Tordotcom Celebrates #SpaceOperaWeek By Censoring Popular Space Opera Author

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When I first heard about #SpaceOperaWeek, I was excited. It provided a chance to talk about the sub-genre of Science Fiction that I love more than any other, and cross-platform across the internet through the use of the hashtag to where I’d be able to reach and connect with a lot of people.

Unfortunately, the promise that Tordotcom made in #SpaceOperaWeek turned out to be nothing but thin air.  The launch page really didn’t talk about space opera at all, just having some big logo announcing their initiative. The next post wasn’t about space opera or the joys of its fiction — but presenting a false narrative that women are somehow oppressed and erased in the genre (rebutted by the Hugo-nominated Castalia House who’s been active talking about the great women of space opera for years), a post about ponies in space,a post about the “underrated importance of ordinary, everyday life” in storytelling, and then shilling for a couple of Tor authors. Nothing else. No real space opera discussion at all.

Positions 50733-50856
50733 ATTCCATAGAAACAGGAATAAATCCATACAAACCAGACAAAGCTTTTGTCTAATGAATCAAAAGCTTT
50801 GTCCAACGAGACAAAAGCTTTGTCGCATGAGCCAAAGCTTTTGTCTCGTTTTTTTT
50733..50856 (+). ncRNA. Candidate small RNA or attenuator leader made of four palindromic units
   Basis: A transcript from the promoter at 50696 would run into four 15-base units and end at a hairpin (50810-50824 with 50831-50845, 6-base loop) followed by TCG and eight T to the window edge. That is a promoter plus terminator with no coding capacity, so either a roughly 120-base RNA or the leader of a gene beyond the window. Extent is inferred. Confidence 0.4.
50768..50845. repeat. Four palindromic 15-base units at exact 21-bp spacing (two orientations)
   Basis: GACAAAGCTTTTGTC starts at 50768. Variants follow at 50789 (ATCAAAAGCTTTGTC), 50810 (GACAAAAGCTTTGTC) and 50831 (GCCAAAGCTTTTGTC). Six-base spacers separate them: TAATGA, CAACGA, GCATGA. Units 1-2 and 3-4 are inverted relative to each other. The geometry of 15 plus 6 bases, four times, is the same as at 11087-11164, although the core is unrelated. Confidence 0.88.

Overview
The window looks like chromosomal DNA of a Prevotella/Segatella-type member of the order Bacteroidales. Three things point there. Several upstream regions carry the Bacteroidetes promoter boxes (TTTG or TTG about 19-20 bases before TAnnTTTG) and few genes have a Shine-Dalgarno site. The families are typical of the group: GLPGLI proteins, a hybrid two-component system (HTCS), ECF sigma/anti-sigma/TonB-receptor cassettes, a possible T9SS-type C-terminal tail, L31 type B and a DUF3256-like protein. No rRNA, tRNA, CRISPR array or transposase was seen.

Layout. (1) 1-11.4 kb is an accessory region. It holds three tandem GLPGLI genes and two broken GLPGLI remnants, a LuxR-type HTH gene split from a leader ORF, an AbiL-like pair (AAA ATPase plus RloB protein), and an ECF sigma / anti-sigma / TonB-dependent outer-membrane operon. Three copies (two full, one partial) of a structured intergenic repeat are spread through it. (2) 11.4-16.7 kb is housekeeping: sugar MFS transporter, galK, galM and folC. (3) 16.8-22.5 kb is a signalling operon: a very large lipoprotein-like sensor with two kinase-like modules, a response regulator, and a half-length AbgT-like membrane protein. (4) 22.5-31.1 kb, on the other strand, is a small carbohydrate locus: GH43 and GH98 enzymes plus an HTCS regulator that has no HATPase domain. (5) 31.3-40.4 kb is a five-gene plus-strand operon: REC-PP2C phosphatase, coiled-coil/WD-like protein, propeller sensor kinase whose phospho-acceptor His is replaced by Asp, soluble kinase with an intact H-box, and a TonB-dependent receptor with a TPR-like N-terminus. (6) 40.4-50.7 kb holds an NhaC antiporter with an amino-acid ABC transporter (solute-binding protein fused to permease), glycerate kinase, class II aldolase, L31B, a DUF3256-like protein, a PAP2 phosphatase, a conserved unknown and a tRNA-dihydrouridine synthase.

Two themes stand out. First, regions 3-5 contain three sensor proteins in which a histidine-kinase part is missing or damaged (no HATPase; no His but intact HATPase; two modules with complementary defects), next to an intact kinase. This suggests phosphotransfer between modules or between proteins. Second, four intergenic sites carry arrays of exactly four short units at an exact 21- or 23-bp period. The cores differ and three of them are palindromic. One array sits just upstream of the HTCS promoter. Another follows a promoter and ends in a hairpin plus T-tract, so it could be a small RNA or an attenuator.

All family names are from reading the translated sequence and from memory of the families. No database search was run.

I took matters into my own hands. I started using the hashtag, talking about Space Opera in earnest. I am somewhat of an authority on the genre at this point, having written 3 books in it (one published which you may have heard of, the others I’m revising), and read the genre the entirety of my existence. I’ve spoken on Space Opera on podcasts and at conventions, done interviews on it, written essays on it. If there’s one thing I know what I’m talking about — it’s Space Opera. A lot of cool people from the #PulpRevolution joined in the discussion, as many of those folk write space opera and all of us are heavily read in the genre. If you go look at the hashtag on twitter now — there’s no one who’s reading Tordotcom or any authors from Tordotcom talking about #SpaceOperaWeek, it’s only us. Author Yakov Merkin even released a new Space Opera book in the midst of the event.